on a student visa. I had failed a few courses and was supposed
to go back to school, or leave the country, I guess. The latter
was unimaginable and doing these courses also made no more sense
to me in the light of everything that was happening around me.
I did have some money. So I talked to some lady friends and was
able to find someone who was willing to get married to me for
a price, so I could get my green card.
One weekend when I was over at Sun Bear's place, he asked me,
"What are you up to?" I told him about my marriage situation.
He replied, "So you are living in Nelson? I have a friend
in Nelson. Her name is Robin. She is a white woman, but she smokes
a strong pipe." (I was later to find out that Robin had a
traditional native American clay pipe that she would ceremoniously
smoke and offer to the Divine.)
Well, once back in Nelson, I was curious who this "Robin"
lady was. As it turned out, she lived just two blocks from me.
Nelson is a beautiful town in the Kootenay Rockies of British
Columbia. The entire town is built from the river at the bottom
right, straight up the mountain side. Robin's house was right
at the very top end of the village, where the tree line started.
I knocked on the door. She opened it. We recognized each other
from Sun Bear's place, but we never had spoken before. She invited
In the following weeks, I came several times to hear her fascinating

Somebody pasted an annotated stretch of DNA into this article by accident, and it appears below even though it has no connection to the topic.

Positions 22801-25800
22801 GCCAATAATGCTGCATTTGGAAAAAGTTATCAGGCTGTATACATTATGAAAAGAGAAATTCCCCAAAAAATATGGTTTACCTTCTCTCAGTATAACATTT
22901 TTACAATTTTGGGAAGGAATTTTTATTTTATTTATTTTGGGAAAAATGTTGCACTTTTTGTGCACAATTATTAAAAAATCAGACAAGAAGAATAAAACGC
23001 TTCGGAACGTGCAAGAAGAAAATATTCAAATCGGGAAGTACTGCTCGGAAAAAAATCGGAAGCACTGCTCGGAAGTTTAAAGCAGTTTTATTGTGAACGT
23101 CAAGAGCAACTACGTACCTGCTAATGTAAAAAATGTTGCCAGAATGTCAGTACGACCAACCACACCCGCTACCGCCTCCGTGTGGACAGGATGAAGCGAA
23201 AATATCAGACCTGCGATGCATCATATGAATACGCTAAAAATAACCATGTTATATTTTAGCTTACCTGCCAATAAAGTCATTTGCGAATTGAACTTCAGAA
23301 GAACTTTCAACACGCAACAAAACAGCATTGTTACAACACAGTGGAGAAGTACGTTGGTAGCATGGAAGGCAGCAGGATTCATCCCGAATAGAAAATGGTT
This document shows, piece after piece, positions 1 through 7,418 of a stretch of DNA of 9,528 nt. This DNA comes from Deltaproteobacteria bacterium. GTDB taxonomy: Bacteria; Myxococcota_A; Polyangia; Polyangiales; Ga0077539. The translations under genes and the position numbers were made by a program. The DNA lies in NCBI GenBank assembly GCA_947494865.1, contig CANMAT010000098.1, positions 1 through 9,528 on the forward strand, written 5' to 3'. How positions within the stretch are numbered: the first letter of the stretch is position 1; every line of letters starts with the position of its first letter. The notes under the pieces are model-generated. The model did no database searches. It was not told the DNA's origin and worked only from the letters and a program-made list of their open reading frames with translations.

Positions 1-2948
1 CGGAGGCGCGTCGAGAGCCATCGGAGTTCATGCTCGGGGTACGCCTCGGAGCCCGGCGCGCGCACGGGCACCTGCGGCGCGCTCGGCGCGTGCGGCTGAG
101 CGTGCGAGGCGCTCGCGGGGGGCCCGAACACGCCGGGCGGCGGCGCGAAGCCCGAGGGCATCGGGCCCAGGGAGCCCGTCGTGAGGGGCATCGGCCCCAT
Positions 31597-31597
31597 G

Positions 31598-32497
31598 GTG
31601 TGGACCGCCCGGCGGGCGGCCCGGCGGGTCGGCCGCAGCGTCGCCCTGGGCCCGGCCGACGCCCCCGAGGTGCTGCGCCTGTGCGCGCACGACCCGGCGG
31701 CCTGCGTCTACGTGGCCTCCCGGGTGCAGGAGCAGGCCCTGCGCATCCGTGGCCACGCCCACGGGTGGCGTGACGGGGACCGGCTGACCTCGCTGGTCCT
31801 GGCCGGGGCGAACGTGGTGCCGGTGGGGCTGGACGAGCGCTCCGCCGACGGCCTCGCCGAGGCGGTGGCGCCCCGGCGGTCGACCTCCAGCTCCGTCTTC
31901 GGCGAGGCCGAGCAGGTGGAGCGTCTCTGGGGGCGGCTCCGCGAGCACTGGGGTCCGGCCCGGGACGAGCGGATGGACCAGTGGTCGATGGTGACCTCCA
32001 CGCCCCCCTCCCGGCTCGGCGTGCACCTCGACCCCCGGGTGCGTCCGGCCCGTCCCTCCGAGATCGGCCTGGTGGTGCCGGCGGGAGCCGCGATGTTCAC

stories about how she lived with different shamans, and to hear
of her early life escapades in magical, sacred places in the desert.
During my first (or maybe second?) visit, I pointed to a picture
of a man on her wall. She said that she respected her native American
friends very much but that the (non-native American) man in the
photo — Adi Da . . . Da
Free John, as He was called at the time — was now her
teacher. He had written an autobiography, The
Knee Of Listening, which I took home with me.
Adi Da's story was amazing. It was told in terms related more
to Eastern spiritual traditions, which were utterly unfamiliar
to me at the time. Nonetheless, I was fascinated by His life story.
After the "life story" part of the book, there was a
section of Adi Da's core Dharma (or "teaching") about
the nature and truth of existence. But because Eastern spirituality
was so foreign to me at the time, I didn't understand a word of
it, and only read a few pages.
In those days, Adi Da was living in California (at The Mountain Of Attention Sanctuary). To my understanding
at the time, He was like a shaman, like the ones we talked about
at the campfires at Sun Bear's. At this point I was not sure which
of my two pursuits was going to come first: learning and mastering
survival skills in the wild; or exploring magical experiences
and people with psychic and spiritual abilities. But I added Adi
Da to the "list" in my mind of people I might want to
I had met Robin around the end of 1982. By now it was early March,
1983. Still cold in British Columbia, with plenty of snow on the
ground. One day, Robin came over to my humble basement apartment
where I was co-habiting with my "wife". I had gotten
rather impatient with my waiting for the residency permit to come
through, and had decided to get the ball rolling, one way or the